With the leader barely ahead of me I brake late into the penultimate corner and in an explosion of exhaust noise burst through the other side onto the short straight leading up to the final bend. The leader moves across to the inside to block my move, and smelling a win I try my luck round the outside. Just as I think the lead is mine, the back end of my Dodge Viper steps out and I’ve no choice but to lift off to keep control, allowing the driver in 3rd to pounce and pass me on the run up to the finish line. After 5 exhausting laps I’m drained and annoyed that I didn’t settle for 2nd, and not only that I’m instantly told I was half a second slower than my friends. Without hesitation I hit the track determined to improve. This is Shift 2, and although it takes quite some time to get the grips with you’re about to experience one heck of a ride.
At some point in the development process somebody decided to drop the Need for Speed part of the game’s name, instead giving it a much shorter, simpler name. This was a wise decision. After the brilliant Hot Pursuit, it would have been easy to think another Need for Speed was going to be much the same, an arcade racer with braking optional and ramming encouraged. But Shift 2 takes a huge leap away from arcade racing and this time round spotting your braking points and hitting perfect lines through corners is of paramount importance if you want to take that chequered flag in first place.
So what does Shift 2 bring to the party that other racers can’t boast? The new helmet-cam is an extraordinary and fascinating addition, showing a drivers-eye view of the action as it unfolds. You’ll look into the corner as you approach it, and feel every jolt and bump from curbs and collisions far more than your average in-car view. It’s an exciting way to race but it takes some getting used to after years of fixed camera racing, however stick with it and you’ll find its a unique and valuable addition to your racing box of tricks. Graphically there are few complaints, and although you won’t see the shine and polish of GT5 there is a fantastic damage system in place. Crunch into the side of another car and both vehicle twist and bend as they should. Come off the track a bit too quick and tyres and padded barriers around the circuit will also spring back realistically, something which can’t really be said of other recent sim racers. Following the bigger collisions your view gets shaken and loses colour saturation, which not only emphasises the feeling of being dazed by the impact but also causes issues if you’re relying on the colour coded racing line painted into the track. Shift 2 might not look as good as GT5 initially, it’s a far more realistic visual style overall. You’ll even get dirt splattering on the windscreen, and “marbles” of old tyre rubber off the racing line being blown around by the force of passing cars.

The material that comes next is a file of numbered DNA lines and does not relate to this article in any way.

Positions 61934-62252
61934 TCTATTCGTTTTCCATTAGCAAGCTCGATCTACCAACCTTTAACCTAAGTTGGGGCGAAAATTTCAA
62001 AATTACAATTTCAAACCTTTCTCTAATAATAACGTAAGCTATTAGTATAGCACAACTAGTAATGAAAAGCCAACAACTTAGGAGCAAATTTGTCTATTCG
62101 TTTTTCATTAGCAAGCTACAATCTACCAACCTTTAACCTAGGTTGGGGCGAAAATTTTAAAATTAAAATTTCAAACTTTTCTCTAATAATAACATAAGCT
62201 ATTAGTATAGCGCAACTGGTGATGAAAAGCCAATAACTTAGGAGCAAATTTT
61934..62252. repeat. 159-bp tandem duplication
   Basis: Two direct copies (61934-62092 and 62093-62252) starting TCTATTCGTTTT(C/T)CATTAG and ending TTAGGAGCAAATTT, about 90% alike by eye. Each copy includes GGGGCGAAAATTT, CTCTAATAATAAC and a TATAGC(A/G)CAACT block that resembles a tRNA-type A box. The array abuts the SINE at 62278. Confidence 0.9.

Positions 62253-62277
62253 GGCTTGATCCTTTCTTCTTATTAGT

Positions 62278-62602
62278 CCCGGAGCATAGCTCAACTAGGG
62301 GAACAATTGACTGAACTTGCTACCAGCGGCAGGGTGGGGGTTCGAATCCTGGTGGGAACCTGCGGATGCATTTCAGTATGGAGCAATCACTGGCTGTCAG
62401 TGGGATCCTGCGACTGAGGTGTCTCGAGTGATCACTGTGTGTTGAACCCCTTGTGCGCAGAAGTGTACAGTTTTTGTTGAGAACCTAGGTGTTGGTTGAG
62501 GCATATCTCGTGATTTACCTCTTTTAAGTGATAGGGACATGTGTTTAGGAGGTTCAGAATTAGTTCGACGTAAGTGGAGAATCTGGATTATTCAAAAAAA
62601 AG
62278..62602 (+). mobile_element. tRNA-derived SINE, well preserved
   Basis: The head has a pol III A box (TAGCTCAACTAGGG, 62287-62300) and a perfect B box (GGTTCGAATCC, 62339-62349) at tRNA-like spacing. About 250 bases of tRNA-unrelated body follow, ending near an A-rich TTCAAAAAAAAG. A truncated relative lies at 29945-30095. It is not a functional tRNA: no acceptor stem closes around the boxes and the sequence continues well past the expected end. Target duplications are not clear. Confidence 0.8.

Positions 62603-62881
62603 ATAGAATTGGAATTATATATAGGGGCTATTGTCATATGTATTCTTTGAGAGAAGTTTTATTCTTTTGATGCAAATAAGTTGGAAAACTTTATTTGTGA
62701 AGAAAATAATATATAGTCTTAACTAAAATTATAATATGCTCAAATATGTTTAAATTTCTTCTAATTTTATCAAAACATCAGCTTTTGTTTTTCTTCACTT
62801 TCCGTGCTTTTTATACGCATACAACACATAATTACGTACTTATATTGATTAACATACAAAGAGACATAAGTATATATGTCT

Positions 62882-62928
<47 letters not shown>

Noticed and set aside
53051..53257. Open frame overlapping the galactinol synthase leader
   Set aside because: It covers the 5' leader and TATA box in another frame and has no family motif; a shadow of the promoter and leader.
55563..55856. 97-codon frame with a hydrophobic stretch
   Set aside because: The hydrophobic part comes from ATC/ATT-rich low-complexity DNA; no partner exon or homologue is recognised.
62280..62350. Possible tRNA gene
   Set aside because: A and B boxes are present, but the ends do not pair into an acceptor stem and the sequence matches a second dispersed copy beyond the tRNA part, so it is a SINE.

There are a wide range of events on offer during the single player career mode, with your weaponry ranging from lower power cars such as the Ford Focus and Seat Leon right up to high powered beats such as the Bugatti Veyron and McLaren MP4. Each car can be fully customised, upgraded and eventually turned into a racing version, and with the right parts bolted on will give you a surprisingly deep amount of tweaking and tuning. It’s easy enough to ignore the tuning and just get on with the racing, but if you want to squeeze every fraction of a second from your lap times you’ll be looking at lowering your suspension and changing your gear ratios.